Clinical worsening of the disease is assessed by bone scan and disease progression (that is, new lesion(s)) is confirmed with other imaging modalities;
Unequivocal progression of existing bone lesions is observed.
Interpretation will be SD if:
The malignant nature of all the new lesions identified with bone scan is not confirmed.
If receiving a clinical benefit, patients can continue treatment with the study treatment beyond RECIST-proven PD; or in presence of toxicities, patients can continue to receive fulvestrant alone. Patients discontinuing the active treatment phase (that is, discontinuing both palbociclib/placebo and fulvestrant) entered a follow-up phase during which survival and new anti-cancer therapy information will be collected, initially every 3 months and then every 6 months.
In the following cases the patient were to be censored at the date of prior tumour assessment with no PD: 1) on-study fracture; 2) on-study management of pain (palliative radiation therapy, palliative surgery), 3) clinical worsening not objectively confirmed; 4) on-study change of therapy. In all the censored cases (no objectively documented PD) tumor assessment will be performed until PD. Also, it will be at the discretion of the investigator to discontinue the study treatment.
Patients who discontinued study treatment for reasons other than objectively documented disease progression as per RECIST definitions:
were not to be recorded on the CRF as PD but as ‘off treatment due to Global Deterioration of Health Status’;
continued to have tumour assessments performed during the follow-up visits every 8 weeks (±7 days) for the first year, and then every 12 weeks (±7 days) until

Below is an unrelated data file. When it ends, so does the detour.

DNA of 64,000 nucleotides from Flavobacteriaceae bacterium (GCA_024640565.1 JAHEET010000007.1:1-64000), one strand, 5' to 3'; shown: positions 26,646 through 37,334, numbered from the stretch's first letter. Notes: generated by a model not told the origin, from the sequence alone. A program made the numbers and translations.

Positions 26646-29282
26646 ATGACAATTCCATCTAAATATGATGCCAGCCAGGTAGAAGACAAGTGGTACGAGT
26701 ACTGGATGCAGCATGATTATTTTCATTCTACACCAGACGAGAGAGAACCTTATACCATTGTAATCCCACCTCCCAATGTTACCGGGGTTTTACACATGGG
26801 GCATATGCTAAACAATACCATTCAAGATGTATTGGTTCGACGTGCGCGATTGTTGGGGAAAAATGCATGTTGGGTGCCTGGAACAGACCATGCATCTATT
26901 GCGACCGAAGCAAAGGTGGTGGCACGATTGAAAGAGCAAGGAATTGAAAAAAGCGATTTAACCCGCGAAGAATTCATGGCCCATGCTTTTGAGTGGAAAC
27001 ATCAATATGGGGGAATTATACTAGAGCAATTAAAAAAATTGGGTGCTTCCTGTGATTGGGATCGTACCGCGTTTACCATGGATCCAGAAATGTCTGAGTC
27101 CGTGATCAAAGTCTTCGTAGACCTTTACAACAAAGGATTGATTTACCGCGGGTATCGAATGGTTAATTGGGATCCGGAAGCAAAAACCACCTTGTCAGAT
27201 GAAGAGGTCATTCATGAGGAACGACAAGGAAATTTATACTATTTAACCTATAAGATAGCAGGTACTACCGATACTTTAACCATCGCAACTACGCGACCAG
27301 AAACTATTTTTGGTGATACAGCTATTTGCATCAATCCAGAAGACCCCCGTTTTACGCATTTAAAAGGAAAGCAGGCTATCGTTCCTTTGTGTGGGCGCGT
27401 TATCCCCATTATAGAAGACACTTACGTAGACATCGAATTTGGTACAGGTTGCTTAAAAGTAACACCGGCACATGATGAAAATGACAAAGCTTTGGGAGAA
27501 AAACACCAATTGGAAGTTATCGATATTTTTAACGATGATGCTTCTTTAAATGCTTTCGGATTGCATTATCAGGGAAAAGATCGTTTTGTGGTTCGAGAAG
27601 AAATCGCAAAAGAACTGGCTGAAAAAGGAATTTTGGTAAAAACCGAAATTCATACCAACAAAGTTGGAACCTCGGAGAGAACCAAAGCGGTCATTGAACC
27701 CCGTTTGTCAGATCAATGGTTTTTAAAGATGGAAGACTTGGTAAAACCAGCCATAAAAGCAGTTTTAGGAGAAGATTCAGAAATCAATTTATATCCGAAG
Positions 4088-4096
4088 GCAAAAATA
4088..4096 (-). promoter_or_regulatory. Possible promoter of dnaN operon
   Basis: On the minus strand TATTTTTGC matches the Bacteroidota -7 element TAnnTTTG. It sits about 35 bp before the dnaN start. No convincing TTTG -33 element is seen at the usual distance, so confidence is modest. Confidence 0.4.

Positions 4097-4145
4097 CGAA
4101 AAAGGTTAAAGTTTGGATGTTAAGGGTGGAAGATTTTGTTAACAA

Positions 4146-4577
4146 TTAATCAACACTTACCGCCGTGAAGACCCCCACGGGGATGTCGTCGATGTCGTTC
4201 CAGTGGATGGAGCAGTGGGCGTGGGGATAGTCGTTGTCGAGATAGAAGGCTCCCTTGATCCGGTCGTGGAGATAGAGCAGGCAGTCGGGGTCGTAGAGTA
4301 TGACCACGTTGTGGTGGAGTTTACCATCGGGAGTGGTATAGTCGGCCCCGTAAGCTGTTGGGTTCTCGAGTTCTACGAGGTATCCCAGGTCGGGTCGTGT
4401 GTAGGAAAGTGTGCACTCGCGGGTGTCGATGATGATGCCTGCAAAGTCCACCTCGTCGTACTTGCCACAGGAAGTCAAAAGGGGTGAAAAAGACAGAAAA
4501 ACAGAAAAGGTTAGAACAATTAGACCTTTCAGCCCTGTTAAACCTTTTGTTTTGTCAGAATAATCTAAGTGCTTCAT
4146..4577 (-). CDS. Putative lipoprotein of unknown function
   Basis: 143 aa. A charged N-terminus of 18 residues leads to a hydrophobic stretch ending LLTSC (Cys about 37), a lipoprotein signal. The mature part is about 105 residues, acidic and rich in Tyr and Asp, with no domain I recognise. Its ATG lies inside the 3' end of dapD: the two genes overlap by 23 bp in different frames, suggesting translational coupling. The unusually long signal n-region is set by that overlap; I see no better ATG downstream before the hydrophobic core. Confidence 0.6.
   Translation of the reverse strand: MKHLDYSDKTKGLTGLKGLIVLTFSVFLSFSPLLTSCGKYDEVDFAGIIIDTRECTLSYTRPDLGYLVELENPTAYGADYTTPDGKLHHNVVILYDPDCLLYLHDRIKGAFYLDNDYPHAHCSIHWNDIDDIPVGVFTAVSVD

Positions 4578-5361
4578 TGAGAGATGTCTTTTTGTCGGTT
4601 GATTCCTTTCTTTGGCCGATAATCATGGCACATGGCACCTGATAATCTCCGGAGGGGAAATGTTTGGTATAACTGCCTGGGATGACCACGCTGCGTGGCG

documented disease progression, initiation of new anticancer therapy or discontinuation of patient from overall study participation (for example, death, patient's request, lost to follow-up).
Comment: The detail regarding bony progression and interpretation study is similar to that in the protocol for Study 1008 (see Study 1008 Efficacy Variables and Outcomes). Assessment of the BICR analyses will help determine whether this reduces some of the discordance observed between investigator assessments and BICR assessments in Study 1003.
The censoring rules for PFS determination were included to inform regarding definitions of PFS.
Following the End of Treatment visit, survival status will be collected in all patients (telephone contact is acceptable) every 3 months (Month 3, 6, and 9, ±14 days) then every 6 months starting at Month 15 (±14 days) from the last dose of study treatment. Information on start, stop and type of subsequent anticancer therapy was also to be collected.
Comment: The collection of OS data in this study was more intensive than in Study 1008 (every 6 months following end of treatment) and accordingly, has potential to provide more accurate assessments of OS.
All primary and secondary endpoints based on radiological (and photographical where applicable) assessments of tumour burden (that is, PFS, OR, DR, CBR) were derived using the local radiologist’s/investigator’s tumour assessments as primary data source.